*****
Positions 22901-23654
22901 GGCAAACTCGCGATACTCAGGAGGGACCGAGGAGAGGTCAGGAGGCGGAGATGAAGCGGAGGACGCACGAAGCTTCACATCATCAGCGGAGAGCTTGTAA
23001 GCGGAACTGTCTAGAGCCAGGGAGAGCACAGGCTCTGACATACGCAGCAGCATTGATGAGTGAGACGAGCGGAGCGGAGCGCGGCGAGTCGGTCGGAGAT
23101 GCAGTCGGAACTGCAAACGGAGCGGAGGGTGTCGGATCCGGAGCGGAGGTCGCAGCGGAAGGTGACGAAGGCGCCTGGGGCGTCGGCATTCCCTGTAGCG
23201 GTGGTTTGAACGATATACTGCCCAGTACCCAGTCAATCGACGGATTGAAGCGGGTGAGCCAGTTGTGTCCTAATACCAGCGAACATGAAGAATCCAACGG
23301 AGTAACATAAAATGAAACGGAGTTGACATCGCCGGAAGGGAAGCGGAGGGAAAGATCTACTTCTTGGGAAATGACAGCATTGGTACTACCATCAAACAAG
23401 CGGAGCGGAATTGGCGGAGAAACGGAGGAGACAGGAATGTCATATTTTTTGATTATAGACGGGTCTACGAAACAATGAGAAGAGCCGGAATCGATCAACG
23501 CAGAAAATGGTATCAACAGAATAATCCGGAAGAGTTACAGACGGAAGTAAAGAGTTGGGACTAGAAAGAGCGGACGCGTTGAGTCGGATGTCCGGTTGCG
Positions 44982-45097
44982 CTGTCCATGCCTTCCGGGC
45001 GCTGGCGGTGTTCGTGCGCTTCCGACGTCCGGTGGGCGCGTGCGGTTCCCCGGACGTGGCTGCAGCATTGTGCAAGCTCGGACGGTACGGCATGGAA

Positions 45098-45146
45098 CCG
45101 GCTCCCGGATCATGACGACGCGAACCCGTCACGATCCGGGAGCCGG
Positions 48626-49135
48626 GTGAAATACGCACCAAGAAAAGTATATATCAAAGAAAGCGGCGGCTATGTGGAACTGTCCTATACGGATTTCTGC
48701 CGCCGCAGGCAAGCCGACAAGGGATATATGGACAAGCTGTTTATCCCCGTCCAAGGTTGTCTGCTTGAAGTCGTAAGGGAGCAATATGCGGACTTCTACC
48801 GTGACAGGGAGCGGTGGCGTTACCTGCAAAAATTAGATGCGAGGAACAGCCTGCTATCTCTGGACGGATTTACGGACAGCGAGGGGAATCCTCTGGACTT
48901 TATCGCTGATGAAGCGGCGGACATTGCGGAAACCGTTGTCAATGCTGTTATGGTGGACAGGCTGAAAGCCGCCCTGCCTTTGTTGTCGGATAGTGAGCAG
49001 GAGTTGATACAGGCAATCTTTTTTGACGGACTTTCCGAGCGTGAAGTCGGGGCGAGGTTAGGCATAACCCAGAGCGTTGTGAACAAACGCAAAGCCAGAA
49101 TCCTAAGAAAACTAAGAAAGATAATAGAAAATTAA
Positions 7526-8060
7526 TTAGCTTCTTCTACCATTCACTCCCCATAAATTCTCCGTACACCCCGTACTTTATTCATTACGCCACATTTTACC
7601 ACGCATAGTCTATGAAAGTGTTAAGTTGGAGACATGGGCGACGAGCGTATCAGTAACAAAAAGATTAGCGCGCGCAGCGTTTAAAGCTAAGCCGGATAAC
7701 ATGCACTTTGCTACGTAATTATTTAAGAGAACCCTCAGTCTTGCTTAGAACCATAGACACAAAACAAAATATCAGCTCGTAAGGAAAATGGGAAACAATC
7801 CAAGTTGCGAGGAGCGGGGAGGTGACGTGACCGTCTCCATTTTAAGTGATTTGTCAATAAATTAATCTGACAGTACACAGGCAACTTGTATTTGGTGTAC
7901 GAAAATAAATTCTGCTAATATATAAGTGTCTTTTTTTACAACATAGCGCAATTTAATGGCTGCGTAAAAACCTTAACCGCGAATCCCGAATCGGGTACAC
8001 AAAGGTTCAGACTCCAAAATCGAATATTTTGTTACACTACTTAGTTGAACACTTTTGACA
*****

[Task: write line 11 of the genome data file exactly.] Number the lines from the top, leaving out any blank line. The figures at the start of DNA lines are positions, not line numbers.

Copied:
45001 GCTGGCGGTGTTCGTGCGCTTCCGACGTCCGGTGGGCGCGTGCGGTTCCCCGGACGTGGCTGCAGCATTGTGCAAGCTCGGACGGTACGGCATGGAA